In this case, the MOM is automatically launched by the JOnAS JMS service at the JOnAS launching time (command jonas start).

  2. Launching the MOM in a separate JVM

    The Joram MOM can be launched using the command:


    For other MOMs, the proprietary command should be used.

    The configuration property jonas.service.jms.collocated must be set to false in the jonas.properties file. Setting this property is sufficient if the JORAM's JVM runs on the same host as JONAS, and if the MOM is launched with its default options (unchanged a3servers.xml configuration file under JONAS_BASE/conf or JONAS_ROOT/conf if JONAS_BASE not defined).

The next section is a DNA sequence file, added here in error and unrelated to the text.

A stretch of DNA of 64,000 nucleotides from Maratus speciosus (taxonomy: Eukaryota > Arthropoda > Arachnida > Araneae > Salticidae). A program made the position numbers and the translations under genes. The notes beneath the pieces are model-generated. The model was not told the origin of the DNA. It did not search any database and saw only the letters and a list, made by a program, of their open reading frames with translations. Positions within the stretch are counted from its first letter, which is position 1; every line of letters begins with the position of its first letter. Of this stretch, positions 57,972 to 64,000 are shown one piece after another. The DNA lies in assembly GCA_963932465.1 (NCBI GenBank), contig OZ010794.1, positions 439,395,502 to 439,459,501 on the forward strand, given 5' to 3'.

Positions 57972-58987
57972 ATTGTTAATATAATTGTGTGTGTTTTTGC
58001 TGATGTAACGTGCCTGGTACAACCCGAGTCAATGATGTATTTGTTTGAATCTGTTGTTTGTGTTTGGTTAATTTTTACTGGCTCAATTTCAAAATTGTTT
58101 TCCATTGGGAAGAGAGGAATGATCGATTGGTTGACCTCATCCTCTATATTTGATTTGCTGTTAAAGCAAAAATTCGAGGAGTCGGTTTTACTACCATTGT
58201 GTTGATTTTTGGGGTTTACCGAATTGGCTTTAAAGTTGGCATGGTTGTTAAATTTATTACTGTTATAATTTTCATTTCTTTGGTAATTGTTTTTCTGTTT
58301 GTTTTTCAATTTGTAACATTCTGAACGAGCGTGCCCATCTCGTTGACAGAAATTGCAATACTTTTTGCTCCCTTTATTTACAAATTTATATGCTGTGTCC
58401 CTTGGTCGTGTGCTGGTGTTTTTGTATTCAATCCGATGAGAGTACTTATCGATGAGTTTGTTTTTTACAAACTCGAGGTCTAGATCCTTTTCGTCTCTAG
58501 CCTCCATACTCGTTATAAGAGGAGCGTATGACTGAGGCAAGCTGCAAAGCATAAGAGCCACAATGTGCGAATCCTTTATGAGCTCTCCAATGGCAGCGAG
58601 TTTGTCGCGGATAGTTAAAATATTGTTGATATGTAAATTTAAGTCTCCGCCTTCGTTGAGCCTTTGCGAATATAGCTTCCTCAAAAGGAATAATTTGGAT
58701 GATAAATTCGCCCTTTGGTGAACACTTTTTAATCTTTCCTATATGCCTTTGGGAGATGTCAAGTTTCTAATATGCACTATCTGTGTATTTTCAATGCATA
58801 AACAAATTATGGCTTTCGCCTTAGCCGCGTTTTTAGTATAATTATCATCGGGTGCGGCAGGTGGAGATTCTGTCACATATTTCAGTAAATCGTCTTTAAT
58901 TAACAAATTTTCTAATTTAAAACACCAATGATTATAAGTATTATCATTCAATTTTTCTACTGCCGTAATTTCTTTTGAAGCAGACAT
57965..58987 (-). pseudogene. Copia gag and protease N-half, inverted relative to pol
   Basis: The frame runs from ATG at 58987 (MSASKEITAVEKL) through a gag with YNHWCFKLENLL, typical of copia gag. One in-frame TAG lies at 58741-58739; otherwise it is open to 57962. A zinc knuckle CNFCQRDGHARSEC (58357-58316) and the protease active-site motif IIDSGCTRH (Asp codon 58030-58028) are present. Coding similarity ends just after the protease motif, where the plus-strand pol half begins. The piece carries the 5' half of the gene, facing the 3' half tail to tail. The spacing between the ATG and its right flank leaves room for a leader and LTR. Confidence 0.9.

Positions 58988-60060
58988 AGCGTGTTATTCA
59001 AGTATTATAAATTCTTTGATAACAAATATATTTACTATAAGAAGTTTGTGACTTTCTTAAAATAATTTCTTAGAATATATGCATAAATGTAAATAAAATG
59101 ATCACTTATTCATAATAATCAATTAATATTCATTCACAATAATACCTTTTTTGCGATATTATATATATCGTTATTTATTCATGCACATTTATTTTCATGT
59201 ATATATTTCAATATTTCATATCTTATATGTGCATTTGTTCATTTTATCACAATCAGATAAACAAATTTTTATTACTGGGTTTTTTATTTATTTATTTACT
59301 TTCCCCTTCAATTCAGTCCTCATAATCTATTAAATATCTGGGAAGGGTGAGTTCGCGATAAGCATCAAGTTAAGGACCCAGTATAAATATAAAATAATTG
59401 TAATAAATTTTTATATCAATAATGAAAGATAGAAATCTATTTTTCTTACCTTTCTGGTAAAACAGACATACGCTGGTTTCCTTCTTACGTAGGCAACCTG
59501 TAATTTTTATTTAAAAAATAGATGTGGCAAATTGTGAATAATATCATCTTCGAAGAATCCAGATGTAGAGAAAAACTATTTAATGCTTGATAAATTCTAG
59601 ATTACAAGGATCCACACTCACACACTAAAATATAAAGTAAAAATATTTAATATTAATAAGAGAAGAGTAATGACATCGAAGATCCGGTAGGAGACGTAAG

jonas.services               security,jtm,dbm,jms,ejb // The jms service must be in the list
    jonas.service.jms.collocated false

    To use a specific configuration for the MOM, such as changing the default host (which is localhost) or the default connection port number (which is 16010), requires defining the additional jonas.service.jms.url configuration property as presented in the following case.

  3. Launching the MOM on another host

    This requires defining the jonas.service.jms.url configuration property. When using Joram, its value should be the Joram URL joram://host:port where host is the host name, and port is the connection port (by default, 16010). For SwiftMQ, the value of the URL is similar to the following: smqp://host:4001/timeout=10000.

    jonas.services                security,jtm,dbm,jms,ejb // The jms service must be in the list
    jonas.service.jms.collocated  false
    jonas.service.jms.url         joram://host2:16010

Transactional aspects